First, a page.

# 3x3 matrix

## Homework Statement

I am having trouble figuring out lambda for the 3x3, I have only done 2x2.
My matrix:
4 1 4
1 7 1
4 1 4

## The Attempt at a Solution

I know that when I add lambda (L) in it looks like
4-L 1 4
1 7-L 1
4 1 4-L

When I do a 2x2, I would just cross multiply as my next step then solve for L values, but I don't know how to do that here. Any help would be appreciated!

Related Calculus and Beyond Homework Help News on Phys.org
gabbagabbahey
Homework Helper
Gold Member
You can expand a determinant along any row or column. For example, expanding along the top row gives:

$$\begin{vmatrix} 4-\lambda & 1 & 4 \\ 1 & 7-\lambda & 1 \\ 4 & 1 & 4-\lambda \end{vmatrix} = (4-\lambda) \begin{vmatrix}7-\lambda& 1 \\ 1& 4-\lambda\end{vmatrix}-(1)\begin{vmatrix}1& 1 \\ 4& 4-\lambda \end{vmatrix}+(4)\begin{vmatrix} 1& 7-\lambda \\ 4 & 1 \end{vmatrix}$$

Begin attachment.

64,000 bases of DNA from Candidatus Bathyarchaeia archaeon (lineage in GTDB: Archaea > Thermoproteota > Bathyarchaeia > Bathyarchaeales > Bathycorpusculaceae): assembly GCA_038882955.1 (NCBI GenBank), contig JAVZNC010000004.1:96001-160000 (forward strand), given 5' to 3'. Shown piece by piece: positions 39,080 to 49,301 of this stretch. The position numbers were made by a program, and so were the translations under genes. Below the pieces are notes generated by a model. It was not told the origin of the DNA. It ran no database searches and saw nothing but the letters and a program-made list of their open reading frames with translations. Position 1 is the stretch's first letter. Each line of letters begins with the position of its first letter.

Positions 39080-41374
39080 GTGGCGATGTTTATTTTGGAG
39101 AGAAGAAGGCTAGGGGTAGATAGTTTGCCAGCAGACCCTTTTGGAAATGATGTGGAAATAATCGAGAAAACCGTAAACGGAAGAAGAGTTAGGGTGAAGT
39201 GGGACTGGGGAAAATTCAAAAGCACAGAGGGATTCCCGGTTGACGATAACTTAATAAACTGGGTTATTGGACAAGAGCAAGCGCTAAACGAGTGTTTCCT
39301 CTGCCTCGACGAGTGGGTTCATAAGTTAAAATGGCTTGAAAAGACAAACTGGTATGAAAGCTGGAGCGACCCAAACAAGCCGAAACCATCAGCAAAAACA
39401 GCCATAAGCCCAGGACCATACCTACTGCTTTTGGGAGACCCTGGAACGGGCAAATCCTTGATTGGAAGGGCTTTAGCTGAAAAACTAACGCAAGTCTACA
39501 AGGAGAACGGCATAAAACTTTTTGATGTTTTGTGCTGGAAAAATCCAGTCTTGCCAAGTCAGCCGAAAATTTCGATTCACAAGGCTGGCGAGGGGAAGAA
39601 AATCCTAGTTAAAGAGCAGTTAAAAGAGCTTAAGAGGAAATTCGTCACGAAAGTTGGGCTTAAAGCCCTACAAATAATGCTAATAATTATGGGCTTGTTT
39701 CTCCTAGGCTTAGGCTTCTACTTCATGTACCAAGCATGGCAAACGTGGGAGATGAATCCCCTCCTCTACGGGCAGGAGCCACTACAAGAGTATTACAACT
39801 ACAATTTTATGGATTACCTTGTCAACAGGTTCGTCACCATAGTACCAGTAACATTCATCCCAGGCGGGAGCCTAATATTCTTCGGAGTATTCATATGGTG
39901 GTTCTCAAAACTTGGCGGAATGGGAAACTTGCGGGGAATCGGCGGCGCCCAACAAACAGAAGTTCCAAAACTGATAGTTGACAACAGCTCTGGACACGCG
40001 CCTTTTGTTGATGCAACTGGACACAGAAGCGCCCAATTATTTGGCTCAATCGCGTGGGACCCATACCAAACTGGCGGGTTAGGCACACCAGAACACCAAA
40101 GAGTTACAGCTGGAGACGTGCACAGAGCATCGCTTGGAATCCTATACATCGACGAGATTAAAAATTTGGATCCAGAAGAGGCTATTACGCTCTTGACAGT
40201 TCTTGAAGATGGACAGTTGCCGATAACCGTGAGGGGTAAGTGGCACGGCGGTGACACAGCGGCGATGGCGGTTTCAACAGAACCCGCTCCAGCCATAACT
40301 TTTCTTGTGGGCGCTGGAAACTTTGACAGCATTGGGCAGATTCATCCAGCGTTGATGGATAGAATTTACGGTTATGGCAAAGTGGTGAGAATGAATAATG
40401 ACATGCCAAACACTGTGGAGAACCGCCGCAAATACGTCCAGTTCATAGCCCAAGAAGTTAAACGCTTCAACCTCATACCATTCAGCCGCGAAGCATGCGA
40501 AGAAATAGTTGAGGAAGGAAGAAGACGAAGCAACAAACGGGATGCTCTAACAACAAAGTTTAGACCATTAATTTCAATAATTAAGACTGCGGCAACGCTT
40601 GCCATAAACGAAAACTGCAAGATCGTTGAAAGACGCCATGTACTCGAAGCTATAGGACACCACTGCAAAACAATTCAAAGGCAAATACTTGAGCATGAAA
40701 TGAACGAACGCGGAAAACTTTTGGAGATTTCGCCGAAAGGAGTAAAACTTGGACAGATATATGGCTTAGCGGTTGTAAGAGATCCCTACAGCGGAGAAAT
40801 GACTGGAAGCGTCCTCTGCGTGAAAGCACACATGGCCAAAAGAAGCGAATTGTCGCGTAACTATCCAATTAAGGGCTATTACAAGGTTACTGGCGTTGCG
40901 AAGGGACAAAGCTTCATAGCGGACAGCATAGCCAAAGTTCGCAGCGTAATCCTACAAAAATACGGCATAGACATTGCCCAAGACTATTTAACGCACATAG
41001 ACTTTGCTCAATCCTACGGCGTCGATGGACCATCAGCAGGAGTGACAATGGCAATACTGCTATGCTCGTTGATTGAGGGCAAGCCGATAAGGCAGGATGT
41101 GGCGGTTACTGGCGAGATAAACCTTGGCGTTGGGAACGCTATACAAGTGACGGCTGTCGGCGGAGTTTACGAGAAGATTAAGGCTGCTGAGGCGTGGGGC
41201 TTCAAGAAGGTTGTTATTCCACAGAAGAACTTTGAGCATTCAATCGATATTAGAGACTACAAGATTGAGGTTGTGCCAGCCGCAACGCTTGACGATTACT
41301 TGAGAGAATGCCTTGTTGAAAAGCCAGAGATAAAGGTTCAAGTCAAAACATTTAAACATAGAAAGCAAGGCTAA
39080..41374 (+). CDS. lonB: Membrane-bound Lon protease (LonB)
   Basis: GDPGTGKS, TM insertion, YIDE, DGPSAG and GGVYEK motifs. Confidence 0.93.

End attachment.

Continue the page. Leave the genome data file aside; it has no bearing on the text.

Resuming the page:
And each of the 2x2 determinants can be found by "cross-multiplication" as usual.

Last edited:
jbunniii
Homework Helper
Gold Member

## Homework Statement

I am having trouble figuring out lambda for the 3x3, I have only done 2x2.
My matrix:
4 1 4
1 7 1
4 1 4

## The Attempt at a Solution

I know that when I add lambda (L) in it looks like
4-L 1 4
1 7-L 1
4 1 4-L

When I do a 2x2, I would just cross multiply as my next step then solve for L values, but I don't know how to do that here. Any help would be appreciated!
You can tell immediately just by looking at the matrix that 0 is one of the eigenvalues, with

$$\left[\begin{array}{c} 1 \\ 0 \\ -1 \end{array}\right]$$

a corresponding eigenvector. Can you see why?